The Philippines just finished its presidential election, and it seems that Bongbong Marcos Junior has won. As the son of the ex-president Ferdinand Marcos, who fled the country in 1986 as a result of popular revolt against his dictatorship, will he remove the holiday that celebrates his father's fall from grace?
Will museums in the Philippines remove references to the EDSA event and the Marcos dictatorship?
I watched a Youtube video on a US comedian's take on the election. John Oliver's video the Phillippines Election contains two pieces of useful information to me.
At 11:20 into the video, it shows Marcos Junior's reply in 2016 when asked by his then vice presidency opponent to return the money that his family owed in taxes to the Philippine government, he said: "I cannot give what I do not have!" Maybe this is the line that all taxpayers can use when asked by the Bureau of Inland Revenue to pay taxes. The money could have been spent, or hidden. As long as you do not have it, you should not have to pay it to the government, since this works for the Marcos family.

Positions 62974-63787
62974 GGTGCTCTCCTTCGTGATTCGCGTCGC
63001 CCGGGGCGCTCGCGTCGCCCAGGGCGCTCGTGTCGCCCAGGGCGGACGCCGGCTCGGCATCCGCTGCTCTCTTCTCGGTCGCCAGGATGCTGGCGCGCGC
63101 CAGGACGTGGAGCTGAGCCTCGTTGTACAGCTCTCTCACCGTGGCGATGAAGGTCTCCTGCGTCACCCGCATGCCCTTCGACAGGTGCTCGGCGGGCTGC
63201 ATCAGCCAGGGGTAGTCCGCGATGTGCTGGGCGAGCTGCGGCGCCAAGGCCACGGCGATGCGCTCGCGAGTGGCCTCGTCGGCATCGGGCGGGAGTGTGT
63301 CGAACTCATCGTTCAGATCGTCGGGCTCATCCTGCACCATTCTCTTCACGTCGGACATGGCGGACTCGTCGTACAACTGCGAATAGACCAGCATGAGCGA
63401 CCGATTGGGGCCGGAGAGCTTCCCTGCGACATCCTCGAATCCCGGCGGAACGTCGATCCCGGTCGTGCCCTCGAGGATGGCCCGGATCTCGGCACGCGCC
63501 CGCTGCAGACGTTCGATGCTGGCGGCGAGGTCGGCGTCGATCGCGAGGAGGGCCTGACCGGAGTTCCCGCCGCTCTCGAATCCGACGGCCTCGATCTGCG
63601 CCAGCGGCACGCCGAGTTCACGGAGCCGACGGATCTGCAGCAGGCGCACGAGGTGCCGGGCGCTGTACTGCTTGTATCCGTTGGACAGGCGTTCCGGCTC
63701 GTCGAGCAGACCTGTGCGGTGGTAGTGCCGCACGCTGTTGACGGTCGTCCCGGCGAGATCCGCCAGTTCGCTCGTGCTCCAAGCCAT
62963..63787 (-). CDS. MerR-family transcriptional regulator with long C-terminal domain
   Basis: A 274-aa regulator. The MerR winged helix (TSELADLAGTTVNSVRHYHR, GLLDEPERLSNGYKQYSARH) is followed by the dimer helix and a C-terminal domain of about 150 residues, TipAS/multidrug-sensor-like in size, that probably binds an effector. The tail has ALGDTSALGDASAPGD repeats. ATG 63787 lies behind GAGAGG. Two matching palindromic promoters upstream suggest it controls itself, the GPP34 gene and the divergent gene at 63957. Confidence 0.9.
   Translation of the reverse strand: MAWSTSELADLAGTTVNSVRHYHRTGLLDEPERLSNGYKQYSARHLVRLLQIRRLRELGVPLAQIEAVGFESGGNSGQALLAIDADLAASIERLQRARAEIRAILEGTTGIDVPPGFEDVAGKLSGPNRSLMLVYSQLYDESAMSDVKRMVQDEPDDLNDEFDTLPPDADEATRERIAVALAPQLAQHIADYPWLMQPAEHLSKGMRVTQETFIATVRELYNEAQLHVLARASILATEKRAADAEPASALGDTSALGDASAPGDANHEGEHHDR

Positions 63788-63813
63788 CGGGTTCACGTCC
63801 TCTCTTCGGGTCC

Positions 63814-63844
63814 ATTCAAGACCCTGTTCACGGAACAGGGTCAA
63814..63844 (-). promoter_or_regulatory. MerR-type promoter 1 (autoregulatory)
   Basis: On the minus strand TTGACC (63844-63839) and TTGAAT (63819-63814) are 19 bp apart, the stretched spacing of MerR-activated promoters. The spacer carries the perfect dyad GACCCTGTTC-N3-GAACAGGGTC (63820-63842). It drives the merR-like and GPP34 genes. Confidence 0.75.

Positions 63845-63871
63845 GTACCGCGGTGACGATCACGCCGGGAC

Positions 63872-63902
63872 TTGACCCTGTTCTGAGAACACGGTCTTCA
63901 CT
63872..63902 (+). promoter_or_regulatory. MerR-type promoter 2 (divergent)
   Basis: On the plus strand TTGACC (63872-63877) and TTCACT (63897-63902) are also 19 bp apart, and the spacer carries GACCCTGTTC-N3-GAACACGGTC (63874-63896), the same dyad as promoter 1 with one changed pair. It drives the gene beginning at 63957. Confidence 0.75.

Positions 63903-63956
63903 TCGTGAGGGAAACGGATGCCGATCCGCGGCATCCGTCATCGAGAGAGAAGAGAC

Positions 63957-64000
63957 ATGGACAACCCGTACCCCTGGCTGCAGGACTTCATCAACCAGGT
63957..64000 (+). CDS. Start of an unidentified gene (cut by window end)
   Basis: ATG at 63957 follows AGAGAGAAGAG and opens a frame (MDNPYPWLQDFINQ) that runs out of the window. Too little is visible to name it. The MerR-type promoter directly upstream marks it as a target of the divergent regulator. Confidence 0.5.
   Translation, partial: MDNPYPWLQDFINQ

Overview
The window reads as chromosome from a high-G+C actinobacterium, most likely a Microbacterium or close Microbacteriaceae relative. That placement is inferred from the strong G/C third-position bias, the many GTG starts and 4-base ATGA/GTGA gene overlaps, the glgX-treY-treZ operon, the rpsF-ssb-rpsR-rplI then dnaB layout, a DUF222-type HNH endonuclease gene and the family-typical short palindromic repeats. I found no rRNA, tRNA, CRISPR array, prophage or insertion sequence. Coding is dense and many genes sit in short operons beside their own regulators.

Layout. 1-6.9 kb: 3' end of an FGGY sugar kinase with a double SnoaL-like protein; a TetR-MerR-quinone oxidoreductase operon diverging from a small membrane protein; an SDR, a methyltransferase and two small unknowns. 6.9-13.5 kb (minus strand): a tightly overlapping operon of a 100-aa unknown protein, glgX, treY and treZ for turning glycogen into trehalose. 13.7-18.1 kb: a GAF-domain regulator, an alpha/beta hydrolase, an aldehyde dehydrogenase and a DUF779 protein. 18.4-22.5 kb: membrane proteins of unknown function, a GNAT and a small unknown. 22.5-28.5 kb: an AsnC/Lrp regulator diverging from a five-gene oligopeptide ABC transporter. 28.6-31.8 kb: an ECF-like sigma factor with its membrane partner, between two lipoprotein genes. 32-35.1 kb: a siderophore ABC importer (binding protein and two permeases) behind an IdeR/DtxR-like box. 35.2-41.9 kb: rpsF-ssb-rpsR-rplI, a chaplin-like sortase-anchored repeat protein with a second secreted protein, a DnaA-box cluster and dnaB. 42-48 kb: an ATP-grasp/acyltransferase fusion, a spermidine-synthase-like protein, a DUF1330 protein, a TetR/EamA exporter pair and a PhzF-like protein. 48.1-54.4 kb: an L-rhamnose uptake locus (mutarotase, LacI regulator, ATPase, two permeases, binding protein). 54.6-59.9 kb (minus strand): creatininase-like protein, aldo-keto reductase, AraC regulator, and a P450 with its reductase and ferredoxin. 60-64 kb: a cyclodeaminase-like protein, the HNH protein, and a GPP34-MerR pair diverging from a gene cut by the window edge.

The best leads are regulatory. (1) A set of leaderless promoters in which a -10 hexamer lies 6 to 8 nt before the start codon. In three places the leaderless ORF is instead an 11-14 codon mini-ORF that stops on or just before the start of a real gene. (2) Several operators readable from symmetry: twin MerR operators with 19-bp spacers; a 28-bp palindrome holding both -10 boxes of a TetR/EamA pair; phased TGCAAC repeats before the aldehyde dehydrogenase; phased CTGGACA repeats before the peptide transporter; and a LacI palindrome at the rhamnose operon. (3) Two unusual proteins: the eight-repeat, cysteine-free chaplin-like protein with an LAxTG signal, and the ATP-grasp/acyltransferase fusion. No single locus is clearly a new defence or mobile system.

At 12:25 of the video, it shows several students one by one, said that they thought that during the time of the martial law imposed by Marcos, it was the golden era of the Philippines. It went on to show a journalist saying that the Filipino poor have no access to newspaper or television. When I first came to the Philippines in 1990s, I also noticed that there were few people who read newspaper. It was probably too expensive for the general public. Now, the social media is their only source of information. If you have enough money, you can tell the version of history that you choose, and people would believe it. The version that those who voted for Marcos Junior may lead to one less holiday in the next six years, to say the very, very least.